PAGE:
.

Tuesday, March 20, 2007

Two completely different stories from Hebron - of the same event

Yesterday, a group of Jews in Hebron moved into a house that they say was paid for legally. An Arab man disputes that, saying he owns the house.

Reading these two accounts - from YNet and from Arutz 7 - show not just differing details, but completely different stories. First YNet's account of the Arab viewpoint:
The strife over the disputed house in Hebron continues to pick up steam and Fais Rajabi – who claims ownership of the structure – fails to understand how the situation deteriorated so far.

Rajabi claimed he purchased the house some 15 years ago and planned to begin inhabiting it next week with his three wives and 22 children. Rajabi said he bought the house from four brothers who inherited it and he has been renovating it since he made the purchase. It's his life's work, he says.

Rajabi estimates he has invested over $1 million in the project. "I bought this house with my hard-earned money, no one ever made any claims in the past, but apparently the settlers saw that all I had left to do was finish tiling and they decided that this is the right moment for them to steal the house," he said.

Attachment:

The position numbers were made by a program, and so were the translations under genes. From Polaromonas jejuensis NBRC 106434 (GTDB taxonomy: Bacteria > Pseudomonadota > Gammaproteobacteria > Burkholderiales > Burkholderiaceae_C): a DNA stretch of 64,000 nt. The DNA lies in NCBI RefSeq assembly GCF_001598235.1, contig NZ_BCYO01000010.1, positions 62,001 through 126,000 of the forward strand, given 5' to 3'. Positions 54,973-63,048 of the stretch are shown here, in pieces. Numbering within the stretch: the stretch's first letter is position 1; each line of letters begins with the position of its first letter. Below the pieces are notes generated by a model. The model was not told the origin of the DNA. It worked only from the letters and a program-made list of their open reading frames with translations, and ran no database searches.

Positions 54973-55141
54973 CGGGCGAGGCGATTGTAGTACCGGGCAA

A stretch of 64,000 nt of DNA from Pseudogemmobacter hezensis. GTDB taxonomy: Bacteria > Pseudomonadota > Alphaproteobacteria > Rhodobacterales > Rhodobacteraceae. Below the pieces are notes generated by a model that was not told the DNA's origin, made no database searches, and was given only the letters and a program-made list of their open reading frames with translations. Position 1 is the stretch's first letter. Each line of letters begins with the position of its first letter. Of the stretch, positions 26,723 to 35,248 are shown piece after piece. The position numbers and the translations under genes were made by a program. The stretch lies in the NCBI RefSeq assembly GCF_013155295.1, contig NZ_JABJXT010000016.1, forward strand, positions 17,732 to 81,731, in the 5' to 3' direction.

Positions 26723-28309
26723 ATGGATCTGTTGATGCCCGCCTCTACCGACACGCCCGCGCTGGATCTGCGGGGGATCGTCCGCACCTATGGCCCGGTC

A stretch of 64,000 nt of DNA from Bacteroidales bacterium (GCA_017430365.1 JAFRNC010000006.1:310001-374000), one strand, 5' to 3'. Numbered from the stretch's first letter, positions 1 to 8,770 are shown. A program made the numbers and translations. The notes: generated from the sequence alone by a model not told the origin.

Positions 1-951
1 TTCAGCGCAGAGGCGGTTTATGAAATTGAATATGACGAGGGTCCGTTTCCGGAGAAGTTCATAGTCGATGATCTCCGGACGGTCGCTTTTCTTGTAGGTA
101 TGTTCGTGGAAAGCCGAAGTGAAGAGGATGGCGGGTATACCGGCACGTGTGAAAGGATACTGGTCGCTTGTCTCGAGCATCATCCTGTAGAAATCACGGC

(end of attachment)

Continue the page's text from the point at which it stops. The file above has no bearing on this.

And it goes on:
When asked how he felt about loosing his investment Rajabi said: "May Allah help me. Something that you nurture for years, invest enormous funds in, invest so much work and energy into, a dream that was the center of your life – that's robbed from you with empty claims and lies."

Rajabi vehemently rejects the settler's claim that they purchased the house and own the deed to it. There is no chance he was deceived by the original owner, he said, no chance it was also sold to the settlers.

"I cannot believe there is a man who can sell-out his faith like that, his conscious and his religion. The house is mine and mine alone. The documents I showed the police prove my ownership. The documents the settlers have, fake or not, purchased for money or not – that's not of interest to me. I am the sole owner of the house, and I sold nothing to anyone."

Rajabi claims that the settlers have recently begun observing the house. "I never imagined that it was towards stealing it. I will take this to the Israeli High Court – and if justice is not found there then I will go to the highest court in the world. This will not go on in silence. The house is mine, all of it is mine and only mine, and I will never give it up. This house is my entire life," he said.

The IDF, the Civil Administration and the police said they were looking into documents provided by Rajabi and the settlers, who both claim to be the rightful owners of the house.